Let’s see. The worst team in the division wants a HALF BILLION DOLLAR arena or they will leave. This HALF BILLION DOLLAR complex is to include a night club and restaurants, just so that the local businesses don’t get any of the peripheral dollars that come with a sports franchise.

    They want the taxpayers of the area to pay the lion’s share of the costs for this HALF BILLION DOLLAR complex, and will not even share in any cost overruns.

    They are against having a vote on whether the taxpayers actually want to give the Sonics this HALF BILLION DOLLAR palace.

    I would like to be the first to wish the Oklahoma City Sonics the best of luck in their new city, although I think they should change the name of the team.

    Perhaps the Oklahoma City Dusties would work, or maybe the Oklahoma City Wild Turkeys (after the state game bird). Or maybe just the most appropriate name, the Oklahoma City Extortionists would be the best choice.

  3. 3

    rhp6033 spews:

    “Na na na na, na na na na, hey hey hey, goodbye

    He’ll never love you, the way that I love you
    ‘Cause if he did, no no, he wouldn’t make you cry
    He might be thrillin’ baby but a-my love (my love, my love)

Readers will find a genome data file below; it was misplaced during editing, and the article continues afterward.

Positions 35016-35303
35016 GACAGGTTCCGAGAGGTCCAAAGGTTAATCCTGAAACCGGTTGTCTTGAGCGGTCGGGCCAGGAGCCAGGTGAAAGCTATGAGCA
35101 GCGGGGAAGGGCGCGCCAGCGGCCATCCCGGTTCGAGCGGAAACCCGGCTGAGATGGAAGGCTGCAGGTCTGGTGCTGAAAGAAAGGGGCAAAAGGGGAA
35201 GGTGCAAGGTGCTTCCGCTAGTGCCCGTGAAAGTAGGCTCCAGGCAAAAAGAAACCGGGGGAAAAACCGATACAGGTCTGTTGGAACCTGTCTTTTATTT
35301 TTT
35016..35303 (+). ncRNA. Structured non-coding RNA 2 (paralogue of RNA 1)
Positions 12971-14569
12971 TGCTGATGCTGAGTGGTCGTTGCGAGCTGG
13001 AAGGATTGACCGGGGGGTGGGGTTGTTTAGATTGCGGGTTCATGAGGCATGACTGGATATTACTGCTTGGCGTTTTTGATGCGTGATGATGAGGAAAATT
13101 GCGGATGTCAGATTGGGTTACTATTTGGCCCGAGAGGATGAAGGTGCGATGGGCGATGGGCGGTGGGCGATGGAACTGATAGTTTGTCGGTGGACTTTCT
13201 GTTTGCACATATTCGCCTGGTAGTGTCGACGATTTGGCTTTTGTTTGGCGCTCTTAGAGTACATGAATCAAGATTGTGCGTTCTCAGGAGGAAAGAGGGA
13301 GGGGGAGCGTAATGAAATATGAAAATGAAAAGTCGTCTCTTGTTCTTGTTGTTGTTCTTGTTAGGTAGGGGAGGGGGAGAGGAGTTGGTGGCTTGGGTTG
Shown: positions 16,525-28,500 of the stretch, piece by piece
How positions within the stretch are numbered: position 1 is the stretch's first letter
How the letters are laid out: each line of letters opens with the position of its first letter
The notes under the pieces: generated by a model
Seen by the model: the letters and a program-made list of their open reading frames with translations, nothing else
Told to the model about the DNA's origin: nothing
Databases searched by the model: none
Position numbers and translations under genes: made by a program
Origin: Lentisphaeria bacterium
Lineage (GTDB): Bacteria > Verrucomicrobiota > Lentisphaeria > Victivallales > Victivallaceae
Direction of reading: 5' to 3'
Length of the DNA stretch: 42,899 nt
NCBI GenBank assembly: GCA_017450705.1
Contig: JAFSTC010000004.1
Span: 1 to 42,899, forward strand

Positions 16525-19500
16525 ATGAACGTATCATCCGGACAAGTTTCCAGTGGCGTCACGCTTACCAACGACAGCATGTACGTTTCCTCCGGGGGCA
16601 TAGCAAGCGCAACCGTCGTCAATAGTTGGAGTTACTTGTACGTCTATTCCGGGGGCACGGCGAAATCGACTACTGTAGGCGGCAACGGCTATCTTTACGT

So dog-gone willin’
    So kiss him (I wanna see you kiss him, wanna see you kiss him)
    Go on and kiss him goodbye

    Na na na na, hey hey-hey, goodbye
    Na na na na, na na na na, hey hey hey, goodbye
    Listen to me now
    He’s never near you to comfort and cheer you
    When all those sad tears are fallin’ baby from your eyes
    He might be thrillin’ baby but a-my love (my love, my love)
    So dog-gone willin’
    So kiss him (I wanna see you kiss him. I wanna see you kiss him)
    Go on and kiss him goodbye

    Na-na na-na-na na na na na na na, hey hey hey, goodbye
    Hey hey-hey, goodbye
    Na na na na, na na na na, hey hey hey, goodbye
    Na na na na, na na na na, hey hey hey, goodbye
    Na na na na, na na na na, hey hey hey, goodbye [repeat many times and fade out]

    By: Steam (Gary DeCarlo, Dale Frashuer and Paul Leka), copyright 1969 (quoted here under fair use doctrine).

    Online Source:

  4. 4

    LEFT is RIGHT spews:

    Yeah but Goldy you don’t NEED to put any hooks into the first few paragraphs because most people who read blogs read the entire post.

    Thanks for keeping us informed and entertained.

  5. 5

    ivan spews:

    This is an opening offer and only a fool would imagine that this is the final deal. Don’t waste a lot of time worrying about it. The taxpayers can get a much better deal than this, but must be willing to deal.

    Bennett would be an idiot to draw a line in the sand at this point, and so would the taxpayers.

    At least see if we can get an NHL team out of this, and certainly let’s deal on the terms of the arena management.

    Because whether some people like it or not, there IS some point at which a deal becomes acceptable to enough people that this new arena WILL happen. People might disagree on where that point is, but it’s out there. Certainly it’s not what’s on the table right now, today. They can shove that.

  6. 6


    Ivan @5,